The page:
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This relates to a previous question of mine which didn't gain many responses, perhaps because it wasn't very clear nd well written. I hope this time I will be more accurate and get your much appreciated assistance.

I am analyzing results of a biological experiment. The results given as a single value ( non-negative integer) per genomic position. I am interested in valleys, or local minimam over this series of values.

I wish to control the false positives rate and get the significance for each local minima. I can shuffle the raw data which was used to produce the data.

So what I do is to shuffle the raw data, create the new series of values,search for all local minima and keep their values.

Now, I have something like this:

data_set  local_minima_values
=============================
true_data 4 9 1 27 12 0 0 2 5 32 0 1 5 70 2
sim_1 14 25 94 59 32
sim_2 52 0 14 74 82 12 54
...

Note the number of local minima naturally varies between simulations.

So, my idea was to calculate an ECDF for each simulation and then combine those ECDFs into a single "average ECDF" which represents the null hypothesis. Then, I can assign a p-value for each local minima from the true data, and see how significant ('surprising') it is.

My questions are:

  1. Does this make sense?
  2. How do I create an average ECDF? I can't just merge the values from all simulation together and get and ECDF for this merged set, since the number of minima found in each simulation differs, and I think all simulations should have the same contribution to the average ECDF, or am I wrong?
  3. How should I take the number of simulations (shuffles) into account?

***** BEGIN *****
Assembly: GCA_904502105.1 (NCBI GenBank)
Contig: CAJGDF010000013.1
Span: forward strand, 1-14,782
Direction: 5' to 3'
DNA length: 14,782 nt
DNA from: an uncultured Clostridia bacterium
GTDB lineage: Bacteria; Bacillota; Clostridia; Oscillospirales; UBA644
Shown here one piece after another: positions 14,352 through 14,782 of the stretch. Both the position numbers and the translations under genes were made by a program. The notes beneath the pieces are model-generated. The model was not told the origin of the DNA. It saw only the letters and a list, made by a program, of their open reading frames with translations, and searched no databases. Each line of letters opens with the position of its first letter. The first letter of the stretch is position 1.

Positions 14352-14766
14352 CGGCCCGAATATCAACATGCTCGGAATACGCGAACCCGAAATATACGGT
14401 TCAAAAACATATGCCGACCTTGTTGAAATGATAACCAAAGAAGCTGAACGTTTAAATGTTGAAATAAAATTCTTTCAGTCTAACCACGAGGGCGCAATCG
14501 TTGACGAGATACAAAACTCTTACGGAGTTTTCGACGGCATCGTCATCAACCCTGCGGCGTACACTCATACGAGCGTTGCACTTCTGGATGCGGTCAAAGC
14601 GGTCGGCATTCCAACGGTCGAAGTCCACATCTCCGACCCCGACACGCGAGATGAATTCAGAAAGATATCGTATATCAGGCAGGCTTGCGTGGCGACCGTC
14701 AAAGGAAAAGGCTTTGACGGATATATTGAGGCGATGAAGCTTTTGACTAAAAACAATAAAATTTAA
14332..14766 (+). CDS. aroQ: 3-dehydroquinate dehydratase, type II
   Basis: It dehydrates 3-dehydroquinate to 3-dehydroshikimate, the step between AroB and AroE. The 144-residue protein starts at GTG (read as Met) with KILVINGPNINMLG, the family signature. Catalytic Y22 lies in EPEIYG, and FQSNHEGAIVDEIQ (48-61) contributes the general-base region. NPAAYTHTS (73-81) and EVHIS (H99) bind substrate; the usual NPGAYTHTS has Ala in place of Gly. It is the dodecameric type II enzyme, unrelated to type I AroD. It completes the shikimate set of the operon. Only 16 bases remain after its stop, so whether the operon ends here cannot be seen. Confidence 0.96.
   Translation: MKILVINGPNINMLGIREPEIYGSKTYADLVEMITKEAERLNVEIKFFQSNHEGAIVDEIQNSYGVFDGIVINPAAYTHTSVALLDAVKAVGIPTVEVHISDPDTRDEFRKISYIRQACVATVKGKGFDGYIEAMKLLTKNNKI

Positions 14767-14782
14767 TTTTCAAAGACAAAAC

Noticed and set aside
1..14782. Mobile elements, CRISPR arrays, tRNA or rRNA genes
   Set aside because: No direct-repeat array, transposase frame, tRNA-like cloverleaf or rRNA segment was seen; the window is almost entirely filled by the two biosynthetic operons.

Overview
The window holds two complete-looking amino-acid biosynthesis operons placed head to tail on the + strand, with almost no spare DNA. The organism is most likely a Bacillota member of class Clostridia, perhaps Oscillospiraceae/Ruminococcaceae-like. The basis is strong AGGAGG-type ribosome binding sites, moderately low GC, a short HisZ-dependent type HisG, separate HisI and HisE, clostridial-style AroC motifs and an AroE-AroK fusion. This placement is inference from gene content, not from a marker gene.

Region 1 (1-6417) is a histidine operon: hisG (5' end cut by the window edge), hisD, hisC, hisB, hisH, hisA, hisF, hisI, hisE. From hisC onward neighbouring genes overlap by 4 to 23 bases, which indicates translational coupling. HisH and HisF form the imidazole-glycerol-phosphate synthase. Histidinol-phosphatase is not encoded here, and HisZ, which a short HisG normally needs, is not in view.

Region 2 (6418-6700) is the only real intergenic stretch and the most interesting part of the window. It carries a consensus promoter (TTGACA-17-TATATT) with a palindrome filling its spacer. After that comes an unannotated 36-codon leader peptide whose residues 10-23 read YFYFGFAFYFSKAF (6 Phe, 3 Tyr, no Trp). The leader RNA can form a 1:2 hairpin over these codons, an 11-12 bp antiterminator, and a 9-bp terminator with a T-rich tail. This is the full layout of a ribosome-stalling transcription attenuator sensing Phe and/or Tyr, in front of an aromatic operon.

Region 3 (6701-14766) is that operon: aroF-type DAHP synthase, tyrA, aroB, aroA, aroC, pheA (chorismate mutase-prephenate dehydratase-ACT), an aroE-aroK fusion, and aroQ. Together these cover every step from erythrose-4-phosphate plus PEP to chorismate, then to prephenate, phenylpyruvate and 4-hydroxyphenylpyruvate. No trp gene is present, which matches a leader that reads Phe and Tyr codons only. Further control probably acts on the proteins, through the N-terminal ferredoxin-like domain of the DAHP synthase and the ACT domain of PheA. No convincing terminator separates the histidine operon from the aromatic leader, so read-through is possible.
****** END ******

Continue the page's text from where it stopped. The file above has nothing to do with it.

Thanks,

Dave

p.s. I'm working with R.

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2 Answers 2

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To average the ECDFs, I'd do something like:

impute_resolution = 1e3
values_to_impute = seq(
    min(my_data$true_data)
    , max(my_data$true_data)
    , length.out = impute_resoluton
)

ecdfs = matrix(NA,nrow=length(values_to_impute))

for(i in 1:(ncol(my_data)-1)){ #assumes column 1 is true_data
    this_ecdf = ecdf(my_data[,i+1])
    ecdfs[i,] = this_ecdf(values_to_impute)
}

mean_ecdf = colMeans(ecdfs)
plot(
    x = values_to_impute
    , y = mean_ecdf
    , type = 'l'
)
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David, before discussing the implementation, I'd discuss question #1. I think the approach "makes sense", if you mean by this that the approach is intuitive. However, from the perspective of bootstrapping, the approach probably won't work. One well-known failure of bootstrap is in fact in the case of maxima and minima. The intuition behind this is that the estimators for these statistics have very large variance: a nonparametric approach based on the empirical distribution doesn't help estimate these statistics. Most approaches are parametric. If interested I can suggest references on the latter.

A reference on the failure of boostrap for extremal statistics is Efron and Tibshirani's very own "An Introduction to the Bootstrap". Check page 81.

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